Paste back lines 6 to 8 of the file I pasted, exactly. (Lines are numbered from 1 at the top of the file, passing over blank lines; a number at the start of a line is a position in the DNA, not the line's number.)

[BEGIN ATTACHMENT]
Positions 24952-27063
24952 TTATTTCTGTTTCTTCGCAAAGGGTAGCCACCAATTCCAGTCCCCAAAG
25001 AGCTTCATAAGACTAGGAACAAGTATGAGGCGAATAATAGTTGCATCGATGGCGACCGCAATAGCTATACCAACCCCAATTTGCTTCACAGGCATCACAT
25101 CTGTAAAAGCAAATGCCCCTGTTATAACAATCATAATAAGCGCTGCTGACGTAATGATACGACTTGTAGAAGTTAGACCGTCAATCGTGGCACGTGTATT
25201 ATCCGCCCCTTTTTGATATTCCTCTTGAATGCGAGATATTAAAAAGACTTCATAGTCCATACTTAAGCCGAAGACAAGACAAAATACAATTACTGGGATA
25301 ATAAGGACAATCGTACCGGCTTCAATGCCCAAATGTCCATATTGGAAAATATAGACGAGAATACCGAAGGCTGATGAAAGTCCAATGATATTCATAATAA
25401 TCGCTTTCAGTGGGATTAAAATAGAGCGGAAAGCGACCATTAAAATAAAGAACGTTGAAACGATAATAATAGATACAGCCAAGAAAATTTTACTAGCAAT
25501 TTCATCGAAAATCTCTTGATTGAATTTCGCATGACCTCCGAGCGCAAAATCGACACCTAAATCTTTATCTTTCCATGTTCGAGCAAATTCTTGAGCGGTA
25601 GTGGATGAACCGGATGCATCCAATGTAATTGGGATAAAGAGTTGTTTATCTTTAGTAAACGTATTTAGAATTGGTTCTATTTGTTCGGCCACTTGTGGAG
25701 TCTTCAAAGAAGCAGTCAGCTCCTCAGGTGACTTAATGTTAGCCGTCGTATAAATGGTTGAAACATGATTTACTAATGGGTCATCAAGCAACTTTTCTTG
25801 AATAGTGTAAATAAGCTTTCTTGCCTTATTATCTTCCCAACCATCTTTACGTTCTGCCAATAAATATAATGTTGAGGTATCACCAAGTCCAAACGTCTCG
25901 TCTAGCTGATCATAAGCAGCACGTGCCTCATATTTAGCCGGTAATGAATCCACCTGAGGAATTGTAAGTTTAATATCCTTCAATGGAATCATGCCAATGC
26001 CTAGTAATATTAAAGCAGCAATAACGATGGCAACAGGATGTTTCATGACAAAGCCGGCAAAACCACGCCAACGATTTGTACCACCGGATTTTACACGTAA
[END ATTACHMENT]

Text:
25301 ATAAGGACAATCGTACCGGCTTCAATGCCCAAATGTCCATATTGGAAAATATAGACGAGAATACCGAAGGCTGATGAAAGTCCAATGATATTCATAATAA
25401 TCGCTTTCAGTGGGATTAAAATAGAGCGGAAAGCGACCATTAAAATAAAGAACGTTGAAACGATAATAATAGATACAGCCAAGAAAATTTTACTAGCAAT
25501 TTCATCGAAAATCTCTTGATTGAATTTCGCATGACCTCCGAGCGCAAAATCGACACCTAAATCTTTATCTTTCCATGTTCGAGCAAATTCTTGAGCGGTA